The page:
In addition to the financial documents, you should also have an exit planning strategy in place. An exit strategy outlines how you (the business owner) plan to sell your investment in the business. Part of a good exit strategy includes doing a business valuation assessment and a calculating valuation assessment.

Business Valuation Assessment

A business valuation assessment is an attempt to document thoroughly. It assesses the value of a group of assets: this assessment evaluates all relevant market, industry, and economic factors.

Calculation Valuation Assessment

A Calculation Valuation Assessment contains a conclusion about the value of a business’s shares, assets, or interest based on minimal review and analysis and little or no corroboration of information.

Why you should invest in an objective business assessment

A buyer will want to understand how you came up with the price. In other words, they’ll want to know your assumptions regarding growth and profitability, and will analyze your financials to see how the business has performed over the past several years.

ExitGuide is a cost-effective alternative to analysts, brokers, and attorneys. You don’t need to pay thousands of dollars for expensive professionals if you are only seeking a reasonable estimate. Above all, the business valuation could be your starting point for negotiating with a buyer. It’s helpful to clarify the buyer’s plans or intentions before setting a price.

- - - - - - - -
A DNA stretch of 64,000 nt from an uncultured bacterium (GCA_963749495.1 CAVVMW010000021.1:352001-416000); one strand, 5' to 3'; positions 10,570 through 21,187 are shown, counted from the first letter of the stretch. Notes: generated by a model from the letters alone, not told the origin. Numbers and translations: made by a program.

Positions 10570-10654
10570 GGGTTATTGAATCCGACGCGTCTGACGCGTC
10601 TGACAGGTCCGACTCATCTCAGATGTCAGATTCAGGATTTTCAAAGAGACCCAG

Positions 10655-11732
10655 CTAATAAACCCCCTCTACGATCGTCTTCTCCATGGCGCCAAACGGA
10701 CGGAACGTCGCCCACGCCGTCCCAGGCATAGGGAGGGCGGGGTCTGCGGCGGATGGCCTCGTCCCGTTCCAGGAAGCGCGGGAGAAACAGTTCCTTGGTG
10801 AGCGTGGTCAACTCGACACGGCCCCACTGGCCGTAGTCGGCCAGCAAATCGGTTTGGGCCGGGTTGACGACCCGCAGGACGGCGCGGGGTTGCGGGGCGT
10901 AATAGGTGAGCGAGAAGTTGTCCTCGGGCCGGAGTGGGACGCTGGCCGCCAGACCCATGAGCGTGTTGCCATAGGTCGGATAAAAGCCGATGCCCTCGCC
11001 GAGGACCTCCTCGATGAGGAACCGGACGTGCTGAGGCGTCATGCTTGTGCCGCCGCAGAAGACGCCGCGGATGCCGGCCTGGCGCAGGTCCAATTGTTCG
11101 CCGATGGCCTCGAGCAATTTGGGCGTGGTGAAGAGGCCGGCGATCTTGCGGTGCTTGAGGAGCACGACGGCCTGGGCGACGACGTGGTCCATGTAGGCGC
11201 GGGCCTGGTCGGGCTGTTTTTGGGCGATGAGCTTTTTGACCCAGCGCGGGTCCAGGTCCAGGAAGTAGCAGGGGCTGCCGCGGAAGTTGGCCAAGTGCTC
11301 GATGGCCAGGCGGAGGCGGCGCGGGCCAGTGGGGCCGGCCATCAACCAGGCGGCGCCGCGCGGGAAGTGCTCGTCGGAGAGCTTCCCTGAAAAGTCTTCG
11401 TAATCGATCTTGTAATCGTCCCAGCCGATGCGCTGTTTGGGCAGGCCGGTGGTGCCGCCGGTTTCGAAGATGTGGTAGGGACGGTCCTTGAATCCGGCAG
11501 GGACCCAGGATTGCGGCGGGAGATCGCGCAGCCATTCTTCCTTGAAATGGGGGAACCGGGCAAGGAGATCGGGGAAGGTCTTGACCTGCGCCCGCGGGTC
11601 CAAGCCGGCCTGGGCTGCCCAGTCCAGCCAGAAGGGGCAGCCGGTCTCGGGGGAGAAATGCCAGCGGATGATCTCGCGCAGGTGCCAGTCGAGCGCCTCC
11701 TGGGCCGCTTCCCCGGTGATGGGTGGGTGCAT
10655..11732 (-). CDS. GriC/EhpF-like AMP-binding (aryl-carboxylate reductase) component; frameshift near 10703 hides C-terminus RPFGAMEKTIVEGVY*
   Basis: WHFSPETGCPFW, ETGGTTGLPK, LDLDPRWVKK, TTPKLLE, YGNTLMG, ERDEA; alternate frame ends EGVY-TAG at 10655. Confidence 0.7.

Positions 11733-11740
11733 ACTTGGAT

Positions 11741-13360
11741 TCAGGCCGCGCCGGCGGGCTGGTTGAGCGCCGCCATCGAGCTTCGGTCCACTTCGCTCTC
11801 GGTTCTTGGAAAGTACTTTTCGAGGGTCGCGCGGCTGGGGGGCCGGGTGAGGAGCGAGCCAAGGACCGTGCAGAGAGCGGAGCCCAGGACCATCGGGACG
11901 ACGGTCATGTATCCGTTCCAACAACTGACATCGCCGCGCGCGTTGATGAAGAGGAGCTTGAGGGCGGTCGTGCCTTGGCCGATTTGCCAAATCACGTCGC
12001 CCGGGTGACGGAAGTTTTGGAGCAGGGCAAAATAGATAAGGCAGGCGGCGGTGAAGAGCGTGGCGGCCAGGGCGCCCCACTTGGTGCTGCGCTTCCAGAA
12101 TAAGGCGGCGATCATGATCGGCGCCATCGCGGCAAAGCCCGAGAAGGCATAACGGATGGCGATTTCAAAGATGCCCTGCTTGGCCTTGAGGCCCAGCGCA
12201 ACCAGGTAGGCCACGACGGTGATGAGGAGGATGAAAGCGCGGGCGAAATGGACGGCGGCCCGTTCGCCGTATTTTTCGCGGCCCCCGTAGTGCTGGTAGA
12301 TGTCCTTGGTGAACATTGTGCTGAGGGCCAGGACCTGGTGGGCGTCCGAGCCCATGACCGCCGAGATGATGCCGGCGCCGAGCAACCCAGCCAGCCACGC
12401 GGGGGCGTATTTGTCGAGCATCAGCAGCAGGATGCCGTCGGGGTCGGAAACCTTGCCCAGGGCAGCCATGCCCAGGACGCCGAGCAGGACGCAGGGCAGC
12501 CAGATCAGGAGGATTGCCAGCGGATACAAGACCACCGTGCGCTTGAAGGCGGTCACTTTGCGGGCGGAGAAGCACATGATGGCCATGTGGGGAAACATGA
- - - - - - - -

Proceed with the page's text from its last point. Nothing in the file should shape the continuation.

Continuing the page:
Learn if the buyer plans to purchase and operate the business as their primary source of income or if the buyer is purchasing the business as an investment to resell.

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Getting your financials ready to share with a buyer

1. Plan your exit strategy

How you plan to sell your investment in the business is significant because you need to have some idea of how you’re going to make your exit. For example, whenever you fly on an airplane, the flight attendant demonstrates the safety features of the aircraft you are on.

A portion of this demonstration highlights the exit doors and their locations on the airplane. Usually, there are two exit doors in the front of the plane, two in the center, and two in the rear of the plane. The flight attendant points out exit doors so that passengers know exactly where to find the exits, should they need to be used.

As with an airplane, when you are selling your business, you need to clearly understand the exit strategy. Not having an exit strategy can create all kinds of havoc and chaos for you.


  1. Outline in advance how you plan to make your exit from the business
  2. Have a Business Valuation Report
  3. Have a Calculation Valuation Report
  4. Have a contingency plan for the sale of the business just in case

2. Organize your financials

As mentioned previously, you will need to have at least three years of clean financials when selling your business. Poor financial reporting not only hinders your ability to make informed decisions on managing or growing your company but will also destroy buyer/investor trust and confidence in your potential as an investment.